Molecular Medicine Tri-Con 2015, early registration ends soon (#TRICON)

Quick note about this upcoming conference in San Francisco, February 15-20: http://www.triconference.com/. OpenHelix will have a booth there, and I’ll post details about that later, but wanted to draw your attention right now to some of the content.

There’s a lot of stuff going on at this conference, but some particular talks of note to readers of this blog include some folks in the Informatics Channel you might want to hear from:

Genome and Transcriptome Analysis:

Integrating Transcriptome and Genome Sequencing to Understand Functional Variation in Human Genomes

Tuuli Lappalainen, Ph.D., Principal Investigator & Core Member, New York Genome Center; Assistant Professor, Systems Biology, Columbia University

Detailed characterization of cellular effects of genetic variants is essential for understanding biological processes that underlie genetic associations to disease. Integration of genome and transcriptome data has allowed us to characterize regulatory and loss-of-function genetic variants as well as imprinting both at the population and individual level, as well as their tissue-specificity and role in disease associations.

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Stable Reference Structures for Human Genome Analysis

David Haussler, Ph.D., Distinguished Professor and Scientific Director, UC Santa Cruz Genomics Institute, University of California Santa Cruz

Currently there are many different ways to map individual patient DNA and call genetic variants relative to the human reference genome GRCh38, and on top of this, when an expanded version GRCh39 arrives, quite a bit of remapping and recalling turmoil will be created. I describe a new scheme being developed with assistance from the Global Alliance for Genomics and Health in which mapping to the reference genome and calling variants would become a precisely defined and relatively stable process, with a well-defined incremental update when the reference genome expands to a more comprehensive version. This will enable a better standardized and more accurate discourse about human genetic variation for science and medicine.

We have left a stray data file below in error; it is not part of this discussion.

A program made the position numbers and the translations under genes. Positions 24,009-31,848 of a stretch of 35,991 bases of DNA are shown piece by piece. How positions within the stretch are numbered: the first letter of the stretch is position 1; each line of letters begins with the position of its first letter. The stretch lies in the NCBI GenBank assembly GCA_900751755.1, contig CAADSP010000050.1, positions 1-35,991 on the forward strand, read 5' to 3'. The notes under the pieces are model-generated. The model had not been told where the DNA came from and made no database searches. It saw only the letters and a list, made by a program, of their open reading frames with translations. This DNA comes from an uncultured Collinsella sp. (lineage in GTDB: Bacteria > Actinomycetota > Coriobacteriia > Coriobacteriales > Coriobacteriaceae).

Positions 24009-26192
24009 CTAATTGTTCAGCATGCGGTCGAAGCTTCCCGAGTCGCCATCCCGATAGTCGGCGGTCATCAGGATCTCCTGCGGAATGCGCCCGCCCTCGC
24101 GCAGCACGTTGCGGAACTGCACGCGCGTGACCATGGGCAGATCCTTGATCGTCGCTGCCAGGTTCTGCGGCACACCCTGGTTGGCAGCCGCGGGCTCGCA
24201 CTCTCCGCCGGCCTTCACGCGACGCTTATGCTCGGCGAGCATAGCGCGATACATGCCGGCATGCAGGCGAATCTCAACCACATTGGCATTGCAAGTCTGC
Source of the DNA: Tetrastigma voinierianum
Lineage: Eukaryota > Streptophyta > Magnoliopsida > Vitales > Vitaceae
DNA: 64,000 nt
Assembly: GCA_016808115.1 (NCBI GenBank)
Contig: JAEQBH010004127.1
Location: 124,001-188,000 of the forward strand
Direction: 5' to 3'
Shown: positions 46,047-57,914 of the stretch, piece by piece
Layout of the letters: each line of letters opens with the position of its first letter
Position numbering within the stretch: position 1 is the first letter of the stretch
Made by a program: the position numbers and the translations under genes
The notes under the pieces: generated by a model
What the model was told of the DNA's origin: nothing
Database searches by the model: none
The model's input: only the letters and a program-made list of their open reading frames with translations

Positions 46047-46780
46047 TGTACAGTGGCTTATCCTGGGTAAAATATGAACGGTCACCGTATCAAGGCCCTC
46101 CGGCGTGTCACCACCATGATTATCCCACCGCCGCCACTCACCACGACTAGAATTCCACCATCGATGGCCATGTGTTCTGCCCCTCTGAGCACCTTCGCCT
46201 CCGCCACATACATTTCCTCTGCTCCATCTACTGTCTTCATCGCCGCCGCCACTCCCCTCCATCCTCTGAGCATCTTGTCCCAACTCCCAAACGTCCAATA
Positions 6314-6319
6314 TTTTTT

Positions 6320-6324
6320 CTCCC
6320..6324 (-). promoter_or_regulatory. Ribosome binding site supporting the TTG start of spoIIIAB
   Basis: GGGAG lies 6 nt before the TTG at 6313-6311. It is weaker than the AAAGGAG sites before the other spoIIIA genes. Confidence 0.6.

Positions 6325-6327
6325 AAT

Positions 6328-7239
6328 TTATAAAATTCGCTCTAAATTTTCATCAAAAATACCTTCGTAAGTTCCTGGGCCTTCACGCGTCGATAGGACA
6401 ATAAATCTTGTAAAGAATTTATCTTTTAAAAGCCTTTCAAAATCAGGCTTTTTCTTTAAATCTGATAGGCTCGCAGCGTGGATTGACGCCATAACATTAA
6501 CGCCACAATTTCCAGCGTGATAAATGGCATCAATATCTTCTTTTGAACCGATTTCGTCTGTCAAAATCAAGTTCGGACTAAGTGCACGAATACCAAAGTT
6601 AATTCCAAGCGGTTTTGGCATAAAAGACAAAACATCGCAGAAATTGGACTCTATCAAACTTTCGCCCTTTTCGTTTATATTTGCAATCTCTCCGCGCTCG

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Accessible and Reproducible Large-Scale Analysis with Galaxy

James Taylor, Ph.D., Ralph S. O’Connor Associate Professor, Biology; Associate Professor, Computer Science, Johns Hopkins University

I will discuss the Galaxy framework for accessible genomic data analysis. I will particularly highlight new features of Galaxy which are enabling analysis at increasingly larger scales, including UI and backend improvements, as well as other recent improvements to Galaxy.

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There’s a lot more going on as well, but this track seemed particularly well suited to our readers. Have a look.

Note: OpenHelix is a part of Cambridge Healthtech Institute.